3. Henderson Alvarez - (20) RH - Alvarez (who turns 21 in mid-April) came out of the gate in 2010 better than any pitcher in the system, giving up only 1 earned run in four April starts. In mid-May Alvarez inexplicably got very hittable. and stayed that way. Batters had hit .207 off him in April and hit over .300 against him every month thereafter. In August the Jays shut him down for a while due to fatigue. I've seen nothing specific about what went wrong with him other than vague references to mechanics. But there's no indication anywhere that their opinion of him as a prospect has faded. it's worth remembering that being 20 years old in Hi-A is an accomplishment in itself. His star hasn't faded significantly yet. He'll likely repeat Dunedin next year.

4. Aaron Sanchez (18) RH - I promise you, you won't see Sanchez ranked this high on any other list of Jays' prospects, but my guess is the 2010 draftee will change that up shortly. He won't make the majors before college draftees like McGuire or Wojciechowski but all things being equal, he may well have a better career. Admittedly, I'm speaking from a relatively thin body of evidence here but I'm letting you know up front I'm playing a hunch here. But I'm not alone. The Jays scout who recommended they draft Sanchez was none other than Mel Queen, who is said to have reported "He may be the best I've seen, he's better than Carpenter." The Jays have the luxury of taking their time with him, so it might be four years before we're discussing how he fits into the major league rotation. but if he stays healthy, that day will likely come. My guess is he starts out in Auburn next year and earns a promotion to Lansing at some point.

5. Chad Jenkins (23) RH - At first glance, it would be easy to call 2010 a bit underwhelming for a #1 pick. It does indicate that threre's work to do, but your first full pro season split between lo and hi A ball is fairly challenging. Jenkins started off fairly well in Dunedin but got too hittable in July and August. Possibly, some of this had to do with having his IP ceiling pushed. By the end of June he'd matched his career high in college. At that point he had 14 walks and 72 strikeouts in 92 IP, thereafter those figures were 17, 34, and 49.1 which is a pretty steep drop off. Expect Jenkins to start 2011 back in Dunedin and move up (assuming he's ready) in conjunction with Drabek's ascension to the majors.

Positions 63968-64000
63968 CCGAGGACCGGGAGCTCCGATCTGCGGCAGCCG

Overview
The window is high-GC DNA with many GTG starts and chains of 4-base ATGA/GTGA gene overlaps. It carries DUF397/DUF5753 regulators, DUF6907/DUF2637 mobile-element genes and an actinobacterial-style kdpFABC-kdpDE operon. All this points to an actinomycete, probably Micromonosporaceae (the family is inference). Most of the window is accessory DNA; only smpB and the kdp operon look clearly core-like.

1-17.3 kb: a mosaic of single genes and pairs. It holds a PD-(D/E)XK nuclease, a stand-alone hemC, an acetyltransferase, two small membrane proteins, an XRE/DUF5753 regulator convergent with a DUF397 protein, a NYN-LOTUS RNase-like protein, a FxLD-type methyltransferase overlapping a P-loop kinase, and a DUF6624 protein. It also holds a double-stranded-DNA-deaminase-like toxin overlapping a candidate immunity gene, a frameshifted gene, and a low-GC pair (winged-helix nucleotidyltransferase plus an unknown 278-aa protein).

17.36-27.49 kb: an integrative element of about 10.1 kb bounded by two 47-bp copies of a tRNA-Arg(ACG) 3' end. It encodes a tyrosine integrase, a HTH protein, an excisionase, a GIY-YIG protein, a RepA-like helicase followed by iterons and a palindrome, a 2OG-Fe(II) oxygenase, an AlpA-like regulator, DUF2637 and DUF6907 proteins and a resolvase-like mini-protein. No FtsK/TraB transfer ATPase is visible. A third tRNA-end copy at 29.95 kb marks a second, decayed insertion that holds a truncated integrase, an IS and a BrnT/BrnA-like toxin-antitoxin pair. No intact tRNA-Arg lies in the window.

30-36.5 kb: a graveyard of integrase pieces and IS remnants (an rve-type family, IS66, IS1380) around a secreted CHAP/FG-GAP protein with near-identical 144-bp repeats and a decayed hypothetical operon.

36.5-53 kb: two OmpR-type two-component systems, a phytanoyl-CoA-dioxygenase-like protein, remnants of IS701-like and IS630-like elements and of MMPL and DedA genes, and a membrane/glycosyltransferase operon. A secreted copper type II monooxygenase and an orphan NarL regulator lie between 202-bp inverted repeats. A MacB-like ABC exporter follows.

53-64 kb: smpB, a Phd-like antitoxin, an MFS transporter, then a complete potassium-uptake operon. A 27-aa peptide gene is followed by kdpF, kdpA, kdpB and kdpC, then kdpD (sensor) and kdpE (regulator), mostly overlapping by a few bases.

6. Deck McGuire (21) RH - The Jays first overall pick in 2011, he followed the recent trend of signing at the last minute and thereby costing himself an opportunity to log some professional innings in his draft year. That's an issue Anthopoulos and others plan to bring to the table when the next CBA is negotiated. McGuire is, in all likelihood, a slightly better clone of Chad Jenkins (slightly taller, not quite as thick, but both "big bodied" high endurance and pretty advanced guys) and this time next year will probably be ranked ahead of him. For now Jenkins having pitched reasonably in the pros give him an edge. Look for McGuire to follow Jenkins' footsteps next year, starting at Lansing and moving up to Dunedin mid-season.

7. Adonis Cardona (17) RH - Already fairly advanced for his age and experience, beyond that we don't know much about him except that he was reported to be, and paid like, a mid-to-upper first round draft pick if he'd been draft eligible. So this ranking is based on the presumption that's accurate. but he's a long way away.